Hundreds of millions of birds are thought to be dying every year as a result of colliding with skyscrapers in major US cities, according to a new study.
Scientists came to the conclusion after analysing 22 years of weather surveillance data to map trends in bird migration activity, which showed that they were being drawn to some of the most heavily lit parts of the country.
Writing in the journal Frontiers In Ecology And The Environment, they said man-made light sources such as streetlights, safety lights and buildings could all “disturb wildlife in a multitude of ways”.
Taller structures, including skyscrapers, communication towers and power lines, were identified as particularly significant causes of “substantial mortality” among the animals, especially during the spring and fall.
Billions of birds pass through the US during these seasons as they migrate to Canada and Latin America and researchers fear that more than half a billion are dying while trying to navigate big cities.
They can be attracted towards the windows of tall buildings, making them vulnerable to a collision, while others find themselves disorientated by the sheer scope of light across any given city, causing them to flutter around for hours before falling to their deaths through exhaustion.
Chicago is ranked as the most dangerous place for birds to take flight, followed by Houston and Dallas in Texas.
The study said this was because light exposure levels in such cities are a whopping 24 times higher than the nationwide average, putting them top of the “exposure risk ranking”.
Other metropolises listed in the study include Los Angeles, St Louis, Minneapolis, Kansas City, New York, San Antonio, and Washington, DC.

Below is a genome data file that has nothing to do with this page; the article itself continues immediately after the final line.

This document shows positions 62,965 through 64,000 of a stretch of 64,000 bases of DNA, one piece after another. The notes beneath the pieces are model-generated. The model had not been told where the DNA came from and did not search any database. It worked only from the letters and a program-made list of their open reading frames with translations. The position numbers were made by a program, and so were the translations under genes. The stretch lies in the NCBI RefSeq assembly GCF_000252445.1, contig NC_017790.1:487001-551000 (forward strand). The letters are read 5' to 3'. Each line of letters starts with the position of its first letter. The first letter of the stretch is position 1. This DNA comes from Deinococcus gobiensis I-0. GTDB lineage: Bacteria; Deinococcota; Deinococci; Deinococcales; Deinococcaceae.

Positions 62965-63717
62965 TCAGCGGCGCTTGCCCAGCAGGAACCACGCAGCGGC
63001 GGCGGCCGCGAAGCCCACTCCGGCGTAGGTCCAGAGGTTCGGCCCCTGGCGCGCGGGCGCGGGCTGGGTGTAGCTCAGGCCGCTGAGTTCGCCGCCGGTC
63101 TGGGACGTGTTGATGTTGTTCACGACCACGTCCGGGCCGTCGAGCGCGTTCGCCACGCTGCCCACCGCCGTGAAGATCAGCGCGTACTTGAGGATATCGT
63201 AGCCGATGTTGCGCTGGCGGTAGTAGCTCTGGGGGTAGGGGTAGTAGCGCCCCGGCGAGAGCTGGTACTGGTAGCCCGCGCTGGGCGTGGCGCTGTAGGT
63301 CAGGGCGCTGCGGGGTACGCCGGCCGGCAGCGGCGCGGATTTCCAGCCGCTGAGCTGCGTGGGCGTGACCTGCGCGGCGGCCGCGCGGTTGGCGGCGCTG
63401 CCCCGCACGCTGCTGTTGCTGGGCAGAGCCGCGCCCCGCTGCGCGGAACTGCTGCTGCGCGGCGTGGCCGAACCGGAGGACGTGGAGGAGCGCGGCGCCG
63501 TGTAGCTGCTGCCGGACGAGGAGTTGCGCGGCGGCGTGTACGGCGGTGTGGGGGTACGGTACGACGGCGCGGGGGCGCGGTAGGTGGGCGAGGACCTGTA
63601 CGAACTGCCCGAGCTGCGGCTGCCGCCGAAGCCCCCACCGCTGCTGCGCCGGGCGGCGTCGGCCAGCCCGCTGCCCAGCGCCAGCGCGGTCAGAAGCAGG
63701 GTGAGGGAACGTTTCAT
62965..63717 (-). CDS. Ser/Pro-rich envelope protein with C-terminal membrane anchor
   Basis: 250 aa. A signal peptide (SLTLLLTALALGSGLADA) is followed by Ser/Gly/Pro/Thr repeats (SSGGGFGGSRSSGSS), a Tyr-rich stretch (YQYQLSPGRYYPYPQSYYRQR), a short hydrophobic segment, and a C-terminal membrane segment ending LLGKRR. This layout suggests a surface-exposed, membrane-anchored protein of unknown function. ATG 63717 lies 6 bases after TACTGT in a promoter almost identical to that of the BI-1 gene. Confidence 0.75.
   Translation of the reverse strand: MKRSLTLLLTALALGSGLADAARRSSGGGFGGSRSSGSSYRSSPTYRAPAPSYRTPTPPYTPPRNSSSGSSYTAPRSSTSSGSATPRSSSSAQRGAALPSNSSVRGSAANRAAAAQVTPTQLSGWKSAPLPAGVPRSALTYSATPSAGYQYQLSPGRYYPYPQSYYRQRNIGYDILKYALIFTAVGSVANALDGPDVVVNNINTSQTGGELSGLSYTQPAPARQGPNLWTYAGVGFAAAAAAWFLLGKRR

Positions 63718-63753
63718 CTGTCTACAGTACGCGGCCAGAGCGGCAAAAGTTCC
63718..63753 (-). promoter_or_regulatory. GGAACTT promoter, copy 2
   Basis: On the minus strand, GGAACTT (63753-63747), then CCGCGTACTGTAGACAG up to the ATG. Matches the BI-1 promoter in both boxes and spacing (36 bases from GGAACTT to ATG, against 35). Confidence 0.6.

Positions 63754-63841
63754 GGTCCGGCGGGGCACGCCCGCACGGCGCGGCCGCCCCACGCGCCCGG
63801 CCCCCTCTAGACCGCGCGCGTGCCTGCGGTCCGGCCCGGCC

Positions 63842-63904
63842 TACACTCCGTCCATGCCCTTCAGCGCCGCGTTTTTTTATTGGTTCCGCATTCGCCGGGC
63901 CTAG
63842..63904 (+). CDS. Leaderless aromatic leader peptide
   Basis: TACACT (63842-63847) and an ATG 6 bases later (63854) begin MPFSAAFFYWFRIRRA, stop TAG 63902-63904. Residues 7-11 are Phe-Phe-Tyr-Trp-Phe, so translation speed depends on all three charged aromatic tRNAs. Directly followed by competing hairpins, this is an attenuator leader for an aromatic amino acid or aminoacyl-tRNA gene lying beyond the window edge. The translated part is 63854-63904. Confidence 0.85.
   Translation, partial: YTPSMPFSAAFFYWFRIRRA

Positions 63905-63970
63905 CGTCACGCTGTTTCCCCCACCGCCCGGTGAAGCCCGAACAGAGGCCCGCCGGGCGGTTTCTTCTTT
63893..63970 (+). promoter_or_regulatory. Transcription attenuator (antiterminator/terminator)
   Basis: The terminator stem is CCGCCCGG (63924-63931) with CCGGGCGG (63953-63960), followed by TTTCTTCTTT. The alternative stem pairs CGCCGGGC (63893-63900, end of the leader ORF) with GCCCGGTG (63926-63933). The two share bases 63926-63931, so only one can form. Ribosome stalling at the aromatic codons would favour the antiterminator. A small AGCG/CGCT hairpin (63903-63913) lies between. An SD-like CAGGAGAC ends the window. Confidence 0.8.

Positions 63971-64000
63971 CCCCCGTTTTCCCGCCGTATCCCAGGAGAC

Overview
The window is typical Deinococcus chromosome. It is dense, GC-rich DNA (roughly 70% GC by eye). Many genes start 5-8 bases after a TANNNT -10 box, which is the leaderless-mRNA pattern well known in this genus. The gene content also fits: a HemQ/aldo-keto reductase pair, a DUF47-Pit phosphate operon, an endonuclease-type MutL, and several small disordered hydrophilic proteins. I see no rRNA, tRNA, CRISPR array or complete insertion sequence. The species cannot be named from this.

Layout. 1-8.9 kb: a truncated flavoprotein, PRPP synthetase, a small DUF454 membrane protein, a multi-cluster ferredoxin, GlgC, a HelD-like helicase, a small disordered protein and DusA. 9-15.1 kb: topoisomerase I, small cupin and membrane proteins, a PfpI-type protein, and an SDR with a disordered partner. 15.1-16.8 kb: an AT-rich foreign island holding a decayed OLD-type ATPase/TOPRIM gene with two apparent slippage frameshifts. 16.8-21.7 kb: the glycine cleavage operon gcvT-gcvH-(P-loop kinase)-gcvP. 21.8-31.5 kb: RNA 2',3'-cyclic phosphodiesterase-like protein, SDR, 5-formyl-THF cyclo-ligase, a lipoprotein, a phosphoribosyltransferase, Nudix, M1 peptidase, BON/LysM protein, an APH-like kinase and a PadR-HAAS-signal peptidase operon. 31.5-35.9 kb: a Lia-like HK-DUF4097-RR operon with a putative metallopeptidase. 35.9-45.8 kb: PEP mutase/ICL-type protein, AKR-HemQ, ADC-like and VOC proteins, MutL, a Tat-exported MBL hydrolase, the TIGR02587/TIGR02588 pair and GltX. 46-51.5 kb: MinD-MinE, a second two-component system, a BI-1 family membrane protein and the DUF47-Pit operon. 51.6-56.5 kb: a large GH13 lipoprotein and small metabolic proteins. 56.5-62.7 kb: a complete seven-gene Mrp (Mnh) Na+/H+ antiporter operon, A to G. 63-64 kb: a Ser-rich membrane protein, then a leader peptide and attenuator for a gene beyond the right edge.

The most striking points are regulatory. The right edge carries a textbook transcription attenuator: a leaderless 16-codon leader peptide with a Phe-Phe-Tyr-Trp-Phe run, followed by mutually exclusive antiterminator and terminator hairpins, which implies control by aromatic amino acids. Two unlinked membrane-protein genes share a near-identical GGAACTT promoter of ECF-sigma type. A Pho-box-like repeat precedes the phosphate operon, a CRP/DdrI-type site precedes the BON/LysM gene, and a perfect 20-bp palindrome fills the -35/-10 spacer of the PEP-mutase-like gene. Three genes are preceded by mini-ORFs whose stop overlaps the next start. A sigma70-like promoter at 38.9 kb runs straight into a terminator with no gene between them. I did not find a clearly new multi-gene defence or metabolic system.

Cecilia Nilsson, co-author of the study, said she hoped the findings would encourage further conservation efforts in each location to reduce the number of bird deaths.
“Now that we know where and when the largest numbers of migratory birds pass heavily lit areas we can use this to help spur extra conservation efforts in these cities,” she told The Cornell Lab Of Ornithology website.
“For example, Houston Audubon (a conservation society) uses migration forecasts from the lab’s BirdCast programme to run ‘lights out’ warnings on nights when large migratory movements are expected over the city.”
Regarding what the average person can do to help, she added: “If you don’t need lights on, turn them off. It’s a large-scale issue, but acting even at the very local level to reduce lighting can make a difference.
“While we’re hopeful that major reductions in light pollution at the city level are on the horizon, we’re excited that even small-scale actions can make a big difference.”
Source: SKY NEWS